Cancer-associated fibroblasts (CAF) are a poorly characterized cell population in the context of liver cancer. Our study investigates CAF functions in intrahepatic cholangiocarcinoma (ICC), a highly desmoplastic liver tumor. Genetic tracing, single-cell RNA sequencing, and ligand-receptor analyses uncovered hepatic stellate cells (HSC) as the main source of CAF and HSC-derived CAF as the dominant population interacting with tumor cells. In mice, CAF promotes ICC progression, as revealed by HSC-selective CAF depletion. In patients, a high panCAF signature is associated with decreased survival and increased recurrence. Single-cell RNA sequencing segregates CAF into inflammatory and growth factor-enriched (iCAF) and myofibroblastic (myCAF) subpopulations, displaying distinct ligand-receptor interactions. myCAF-expressed hyaluronan synthase 2, but not type I collagen, promotes ICC. iCAF-expressed hepatocyte growth factor enhances ICC growth via tumor-expressed MET, thus directly linking CAF to tumor cells. In summary, our data demonstrate promotion of desmoplastic ICC growth by therapeutically targetable CAF subtype-specific mediators, but not by type I collagen.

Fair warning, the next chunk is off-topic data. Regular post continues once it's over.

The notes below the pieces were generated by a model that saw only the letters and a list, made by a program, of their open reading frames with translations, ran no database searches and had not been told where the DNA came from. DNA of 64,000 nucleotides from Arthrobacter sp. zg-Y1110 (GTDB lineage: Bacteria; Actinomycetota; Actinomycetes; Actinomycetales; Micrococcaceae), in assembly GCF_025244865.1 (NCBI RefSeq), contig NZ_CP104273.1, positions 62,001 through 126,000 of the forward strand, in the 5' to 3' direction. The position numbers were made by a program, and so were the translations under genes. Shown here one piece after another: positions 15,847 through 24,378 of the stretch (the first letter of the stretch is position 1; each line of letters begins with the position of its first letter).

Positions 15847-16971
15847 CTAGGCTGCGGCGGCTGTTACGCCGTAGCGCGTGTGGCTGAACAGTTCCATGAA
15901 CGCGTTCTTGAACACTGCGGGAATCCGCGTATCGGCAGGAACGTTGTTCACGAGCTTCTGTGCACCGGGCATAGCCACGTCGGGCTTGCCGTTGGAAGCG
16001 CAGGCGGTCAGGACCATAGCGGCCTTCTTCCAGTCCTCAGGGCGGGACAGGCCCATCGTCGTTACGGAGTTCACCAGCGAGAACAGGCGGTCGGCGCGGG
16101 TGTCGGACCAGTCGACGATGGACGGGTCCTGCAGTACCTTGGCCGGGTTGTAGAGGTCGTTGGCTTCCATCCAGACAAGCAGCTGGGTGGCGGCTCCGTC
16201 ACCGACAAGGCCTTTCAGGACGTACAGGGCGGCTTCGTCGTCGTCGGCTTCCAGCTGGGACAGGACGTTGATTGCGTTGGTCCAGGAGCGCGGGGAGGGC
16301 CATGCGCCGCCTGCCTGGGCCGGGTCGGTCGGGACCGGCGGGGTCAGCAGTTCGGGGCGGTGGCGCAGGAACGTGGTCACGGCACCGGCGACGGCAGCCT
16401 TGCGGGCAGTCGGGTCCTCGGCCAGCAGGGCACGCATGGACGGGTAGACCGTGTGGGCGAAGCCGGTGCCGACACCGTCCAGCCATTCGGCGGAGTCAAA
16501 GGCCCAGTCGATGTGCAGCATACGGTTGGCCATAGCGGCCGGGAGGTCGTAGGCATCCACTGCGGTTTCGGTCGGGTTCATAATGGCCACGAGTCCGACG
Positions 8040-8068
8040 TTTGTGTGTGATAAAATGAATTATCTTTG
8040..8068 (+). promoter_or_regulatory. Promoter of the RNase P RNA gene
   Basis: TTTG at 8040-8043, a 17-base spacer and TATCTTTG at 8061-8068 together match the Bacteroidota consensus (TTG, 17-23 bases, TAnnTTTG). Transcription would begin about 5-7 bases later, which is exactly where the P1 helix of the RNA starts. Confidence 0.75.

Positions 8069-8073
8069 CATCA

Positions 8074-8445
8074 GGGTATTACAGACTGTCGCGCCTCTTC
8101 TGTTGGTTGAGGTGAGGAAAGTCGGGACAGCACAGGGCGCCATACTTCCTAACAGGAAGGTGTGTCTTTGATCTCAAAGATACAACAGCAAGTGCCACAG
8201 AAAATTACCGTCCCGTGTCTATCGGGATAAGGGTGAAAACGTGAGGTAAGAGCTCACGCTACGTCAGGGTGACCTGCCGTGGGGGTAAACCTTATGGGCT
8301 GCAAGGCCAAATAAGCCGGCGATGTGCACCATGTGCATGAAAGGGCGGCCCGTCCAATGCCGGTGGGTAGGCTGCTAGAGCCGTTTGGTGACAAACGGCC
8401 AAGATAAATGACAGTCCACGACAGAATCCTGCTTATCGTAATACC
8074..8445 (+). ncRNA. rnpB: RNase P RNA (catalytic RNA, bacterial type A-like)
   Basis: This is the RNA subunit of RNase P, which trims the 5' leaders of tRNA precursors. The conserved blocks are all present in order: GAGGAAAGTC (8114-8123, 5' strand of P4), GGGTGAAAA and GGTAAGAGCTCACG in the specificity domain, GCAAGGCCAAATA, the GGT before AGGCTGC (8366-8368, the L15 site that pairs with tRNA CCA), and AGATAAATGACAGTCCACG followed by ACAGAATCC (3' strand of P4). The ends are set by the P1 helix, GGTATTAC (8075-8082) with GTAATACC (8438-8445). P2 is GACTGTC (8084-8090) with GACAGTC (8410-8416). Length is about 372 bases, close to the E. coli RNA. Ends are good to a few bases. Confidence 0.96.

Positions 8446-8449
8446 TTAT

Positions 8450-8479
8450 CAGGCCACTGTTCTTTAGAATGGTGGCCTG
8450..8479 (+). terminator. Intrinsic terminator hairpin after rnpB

- single cell
- tumor microenvironment